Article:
Others Face Loss of Security Clearance 08/16 06:12
WASHINGTON (AP) -- President Donald Trump on Wednesday acted on a threat and
revoked the security clearance of former CIA Director John Brennan, citing a
constitutional responsibility to protect classified information. Brennan, who
served in the Obama administration, had retained his security clearance, as is
custom, but had also become an increasingly sharp critic of Trump's.
Trump says he is reviewing security clearances for nine other individuals:
James Clapper, James Comey, Michael Hayden, Sally Yates, Susan Rice, Andrew
McCabe, Peter Strzok, Lisa Page and Bruce Ohr. Some have been publicly critical
of the president, while others are linked to special counsel Robert Mueller's
investigation into Russian election interference.
Trump calls the investigation a "witch hunt."
A look at the 10 individuals:
In a written statement, Trump cited "erratic conduct and behavior" by
President Barack Obama's CIA director as justification for revoking Brennan's
security clearance. Trump also accused Brennan of "lying" and "wild outbursts."
At a news conference last month in Finland, Trump stood alongside Russian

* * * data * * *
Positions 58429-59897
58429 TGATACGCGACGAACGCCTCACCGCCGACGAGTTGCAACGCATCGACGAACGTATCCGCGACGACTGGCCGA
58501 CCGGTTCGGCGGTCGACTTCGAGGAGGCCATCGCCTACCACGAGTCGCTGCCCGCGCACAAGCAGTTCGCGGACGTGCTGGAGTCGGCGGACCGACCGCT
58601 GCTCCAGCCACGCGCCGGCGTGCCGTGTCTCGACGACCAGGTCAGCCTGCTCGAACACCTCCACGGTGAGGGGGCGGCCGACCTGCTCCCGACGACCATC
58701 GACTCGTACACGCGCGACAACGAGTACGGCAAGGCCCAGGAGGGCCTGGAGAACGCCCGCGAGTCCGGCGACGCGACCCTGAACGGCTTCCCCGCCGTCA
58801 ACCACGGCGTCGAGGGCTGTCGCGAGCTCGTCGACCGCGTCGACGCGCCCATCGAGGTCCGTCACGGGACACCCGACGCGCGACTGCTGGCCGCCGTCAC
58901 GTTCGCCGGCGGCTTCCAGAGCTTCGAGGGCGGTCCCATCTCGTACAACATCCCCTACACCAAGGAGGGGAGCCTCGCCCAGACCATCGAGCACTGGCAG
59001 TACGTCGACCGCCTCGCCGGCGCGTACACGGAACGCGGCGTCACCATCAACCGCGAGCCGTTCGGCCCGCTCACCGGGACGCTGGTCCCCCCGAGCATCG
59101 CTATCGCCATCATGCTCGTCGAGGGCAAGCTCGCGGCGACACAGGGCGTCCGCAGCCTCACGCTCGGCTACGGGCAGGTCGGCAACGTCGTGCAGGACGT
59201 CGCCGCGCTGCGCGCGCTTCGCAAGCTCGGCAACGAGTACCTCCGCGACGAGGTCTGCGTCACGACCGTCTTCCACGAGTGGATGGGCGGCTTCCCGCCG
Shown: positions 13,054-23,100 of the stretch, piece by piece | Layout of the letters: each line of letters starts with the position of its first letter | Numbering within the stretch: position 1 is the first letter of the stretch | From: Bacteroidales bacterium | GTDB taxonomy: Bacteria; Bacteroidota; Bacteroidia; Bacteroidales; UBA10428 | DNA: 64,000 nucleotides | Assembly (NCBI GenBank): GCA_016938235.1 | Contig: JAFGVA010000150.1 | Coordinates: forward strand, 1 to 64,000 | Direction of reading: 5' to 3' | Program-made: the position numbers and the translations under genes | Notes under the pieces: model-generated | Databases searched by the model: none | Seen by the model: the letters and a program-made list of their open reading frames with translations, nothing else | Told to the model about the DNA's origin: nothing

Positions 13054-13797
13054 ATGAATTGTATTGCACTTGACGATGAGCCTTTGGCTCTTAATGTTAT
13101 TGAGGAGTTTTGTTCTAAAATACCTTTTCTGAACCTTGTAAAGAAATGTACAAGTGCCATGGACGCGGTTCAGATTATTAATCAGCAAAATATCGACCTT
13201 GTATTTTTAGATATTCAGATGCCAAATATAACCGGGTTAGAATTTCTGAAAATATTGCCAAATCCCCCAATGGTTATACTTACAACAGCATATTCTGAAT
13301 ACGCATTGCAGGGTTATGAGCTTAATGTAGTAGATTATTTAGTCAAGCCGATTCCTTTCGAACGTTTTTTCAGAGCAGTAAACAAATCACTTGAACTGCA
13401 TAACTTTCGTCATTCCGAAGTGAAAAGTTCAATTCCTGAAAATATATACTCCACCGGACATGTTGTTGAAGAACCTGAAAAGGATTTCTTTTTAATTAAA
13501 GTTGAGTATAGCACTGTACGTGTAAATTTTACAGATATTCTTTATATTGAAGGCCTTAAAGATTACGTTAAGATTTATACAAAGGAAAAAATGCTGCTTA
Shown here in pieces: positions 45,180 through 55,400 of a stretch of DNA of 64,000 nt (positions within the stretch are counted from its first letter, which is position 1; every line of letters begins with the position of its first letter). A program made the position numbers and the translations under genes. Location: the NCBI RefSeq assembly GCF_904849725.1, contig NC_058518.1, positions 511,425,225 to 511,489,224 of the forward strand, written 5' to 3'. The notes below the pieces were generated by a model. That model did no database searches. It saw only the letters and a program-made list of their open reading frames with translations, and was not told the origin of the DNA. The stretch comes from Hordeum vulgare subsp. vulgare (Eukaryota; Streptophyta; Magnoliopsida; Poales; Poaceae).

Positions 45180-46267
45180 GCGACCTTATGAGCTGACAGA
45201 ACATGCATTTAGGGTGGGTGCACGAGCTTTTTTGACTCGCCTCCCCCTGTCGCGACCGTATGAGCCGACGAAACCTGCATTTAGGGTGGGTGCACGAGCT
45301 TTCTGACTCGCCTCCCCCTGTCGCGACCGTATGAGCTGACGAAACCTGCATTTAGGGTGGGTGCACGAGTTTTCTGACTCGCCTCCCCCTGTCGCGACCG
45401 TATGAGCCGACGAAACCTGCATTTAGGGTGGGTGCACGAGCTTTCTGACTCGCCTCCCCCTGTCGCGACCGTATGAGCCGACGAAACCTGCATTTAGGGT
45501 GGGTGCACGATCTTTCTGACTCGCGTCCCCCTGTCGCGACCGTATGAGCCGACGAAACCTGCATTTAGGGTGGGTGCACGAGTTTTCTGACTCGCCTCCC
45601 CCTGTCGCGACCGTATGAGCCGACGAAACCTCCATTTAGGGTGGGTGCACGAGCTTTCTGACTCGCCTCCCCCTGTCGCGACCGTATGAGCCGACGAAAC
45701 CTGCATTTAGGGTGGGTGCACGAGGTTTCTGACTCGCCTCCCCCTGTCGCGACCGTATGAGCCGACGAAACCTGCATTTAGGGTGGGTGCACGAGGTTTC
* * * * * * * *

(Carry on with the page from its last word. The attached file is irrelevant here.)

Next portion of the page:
President Vladimir Putin and openly questioned U.S. intelligence agencies'
conclusions that Moscow tried to influence the 2016 election in his favor.
Afterward, Brennan criticized Trump's performance as "nothing short of
treasonous" and accused him of being "wholly in the pocket of Putin."
On Wednesday, Brennan tweeted a response to Trump's decision to revoke his
security clearance: "This action is part of a broader effort by Mr. Trump to
suppress freedom of speech & punish critics. It should gravely worry all
Americans, including intelligence professionals, about the cost of speaking
out. My principles are worth far more than clearances. I will not relent."
Clapper served Obama as director of national intelligence and has held key
positions in the U.S. intelligence community. He has been critical of Trump and
told CNN on Wednesday that he has no plans to stop speaking out when he's asked
for his views on the Trump administration.
"If they're saying that the only way I can speak is to be in an adulation
mode of this president, I'm sorry. I don't think I can sign up to that,"